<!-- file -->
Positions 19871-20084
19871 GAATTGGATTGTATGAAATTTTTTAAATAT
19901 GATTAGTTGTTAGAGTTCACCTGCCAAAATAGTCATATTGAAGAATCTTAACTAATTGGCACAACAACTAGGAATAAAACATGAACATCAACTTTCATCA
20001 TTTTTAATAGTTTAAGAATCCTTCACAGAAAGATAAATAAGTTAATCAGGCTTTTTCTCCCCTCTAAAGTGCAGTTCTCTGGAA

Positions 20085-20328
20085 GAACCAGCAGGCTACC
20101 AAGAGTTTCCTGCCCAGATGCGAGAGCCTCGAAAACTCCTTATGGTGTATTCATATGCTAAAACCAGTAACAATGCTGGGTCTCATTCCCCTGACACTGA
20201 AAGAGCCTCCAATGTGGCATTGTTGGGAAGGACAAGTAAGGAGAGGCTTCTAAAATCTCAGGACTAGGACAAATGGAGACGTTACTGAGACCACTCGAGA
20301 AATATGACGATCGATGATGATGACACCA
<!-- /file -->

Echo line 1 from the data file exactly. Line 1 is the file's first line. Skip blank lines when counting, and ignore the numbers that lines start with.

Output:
Positions 19871-20084